This is what is known as education. Without Health and Efficiency, God only knows what might have become of me.

I have fathered three children. It’s all down to health and efficiency.


Age tenderises meat.

Monday, 2 November 2015


At an airport I watch fathers and sons, queueing, as they go on their holidays.

The fathers say stop that. Think about your behaviour. I’ve told you not to do this. Stop it now. I have told you about this before. This is your last warning. Listen to me. Don’t do this. Don’t do that. Stop doing this. Stop doing that. If you carry on like this. Stop this silliness. Grow up.

And these big men tower over these little boys. And the little boys cower, or glower. And the men frown and growl. And sometimes they grip the little boys. And sometimes they even – just a little – shake the little boys. This is to make them see sense. And sometimes the little boys cry. And more than once the men say, man up. And I guess that means grow up. Become a man. Become a big man. Be like me. A man. A big man. Like me.

Sunday, 1 November 2015


At first choir practice was sixpence. But in 1971, when money went decimal, it went up to 10p. Cash in hand. Not bad. It was enough to buy yourself something at the shop. There was a MACE shop which smelt of a mixture of washing powder and ham, which is what it sold. But you could get crisps there too. You could try a new flavour each week. Pickled Onion, savoury onion, cheese and onion. There was a lot of onion.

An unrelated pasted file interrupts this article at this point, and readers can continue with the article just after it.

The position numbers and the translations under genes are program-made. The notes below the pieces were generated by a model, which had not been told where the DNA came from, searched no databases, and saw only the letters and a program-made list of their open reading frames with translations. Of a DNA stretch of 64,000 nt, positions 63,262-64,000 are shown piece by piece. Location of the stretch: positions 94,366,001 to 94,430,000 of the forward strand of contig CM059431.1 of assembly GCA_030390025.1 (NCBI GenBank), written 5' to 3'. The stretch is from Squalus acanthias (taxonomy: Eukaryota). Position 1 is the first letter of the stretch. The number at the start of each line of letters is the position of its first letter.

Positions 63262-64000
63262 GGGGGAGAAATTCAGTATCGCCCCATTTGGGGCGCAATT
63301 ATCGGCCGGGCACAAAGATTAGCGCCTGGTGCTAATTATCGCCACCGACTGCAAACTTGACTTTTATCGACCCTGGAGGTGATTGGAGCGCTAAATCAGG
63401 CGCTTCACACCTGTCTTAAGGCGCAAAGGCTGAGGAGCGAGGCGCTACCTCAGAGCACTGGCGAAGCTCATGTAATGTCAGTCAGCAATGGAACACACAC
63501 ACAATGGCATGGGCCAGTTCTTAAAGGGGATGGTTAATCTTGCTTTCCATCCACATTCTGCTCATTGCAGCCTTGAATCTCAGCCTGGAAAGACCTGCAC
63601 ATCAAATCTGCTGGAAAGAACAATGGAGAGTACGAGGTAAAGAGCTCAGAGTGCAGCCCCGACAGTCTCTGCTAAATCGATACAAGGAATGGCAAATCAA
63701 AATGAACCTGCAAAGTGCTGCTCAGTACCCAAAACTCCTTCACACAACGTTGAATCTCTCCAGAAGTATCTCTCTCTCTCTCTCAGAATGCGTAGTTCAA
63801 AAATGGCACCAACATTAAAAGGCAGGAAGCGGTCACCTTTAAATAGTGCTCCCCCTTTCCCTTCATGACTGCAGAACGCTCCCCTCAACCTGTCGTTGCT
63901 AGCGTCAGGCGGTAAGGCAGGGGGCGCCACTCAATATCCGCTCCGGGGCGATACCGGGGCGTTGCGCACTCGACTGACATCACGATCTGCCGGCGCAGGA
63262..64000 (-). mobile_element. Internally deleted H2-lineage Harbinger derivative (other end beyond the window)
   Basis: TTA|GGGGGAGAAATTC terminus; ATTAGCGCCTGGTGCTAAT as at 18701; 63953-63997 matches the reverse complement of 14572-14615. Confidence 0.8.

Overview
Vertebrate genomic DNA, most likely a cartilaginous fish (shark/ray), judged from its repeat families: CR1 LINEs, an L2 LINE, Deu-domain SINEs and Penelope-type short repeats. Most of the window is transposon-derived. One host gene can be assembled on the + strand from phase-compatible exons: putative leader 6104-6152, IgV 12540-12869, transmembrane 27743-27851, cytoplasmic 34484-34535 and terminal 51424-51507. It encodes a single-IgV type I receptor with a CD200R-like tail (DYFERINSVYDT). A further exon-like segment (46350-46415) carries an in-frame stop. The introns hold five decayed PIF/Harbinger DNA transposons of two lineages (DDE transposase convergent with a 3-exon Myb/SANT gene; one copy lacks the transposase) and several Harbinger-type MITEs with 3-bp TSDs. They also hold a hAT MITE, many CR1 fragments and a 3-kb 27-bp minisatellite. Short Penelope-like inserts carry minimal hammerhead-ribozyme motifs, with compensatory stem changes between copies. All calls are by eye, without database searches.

But if you wanted sweets you went to the sweetshop. It was a purist sweetshop, and it only sold sweets. Crisps or drinks? Go to the MACE.

The sweetshop was run by a cripple. One of his legs was a lot shorter than the other. He could get around, bent at an odd angle, but he had to wear a built up surgical boot. He limped dreadfully.

When we went to the sweetshop, we would crowd in. Someone would ask for one of the more exotic types of sweets, sold in jars, one on the top shelf. Then the crippled sweetshop man had to get his step ladder to get at them, and contort his broken body to reach up and bring down the jar. It took him ages. During this time you could steal quite large amounts of the more expensive chocolate bars, which were displayed at a convenient height for children to reach.

Saturday, 31 October 2015



A friend of mine went to a retreat, held at a Buddhist centre, in the countryside. He went there with his partner and his niece, 9 years old, who they thought might enjoy the calm, meditative environment and the nice grounds. It was one of those retreats where there is a big name guru – Kelsang this or that – and, at a point in the retreat, the attendees could have a personal audience with the guru. It was a lovely warm day, and the gardens were beautiful in the sunshine. When the time came for the personal audiences, the people were asked to queue for their turn in a corridor, until the guru was ready to receive them. It was a long queue and a long wait so the little girl went out to play in the grounds and enjoy the sunshine. After a long time waiting, my friend went to check on his niece. She was fine, playing happily under a tree with the guru.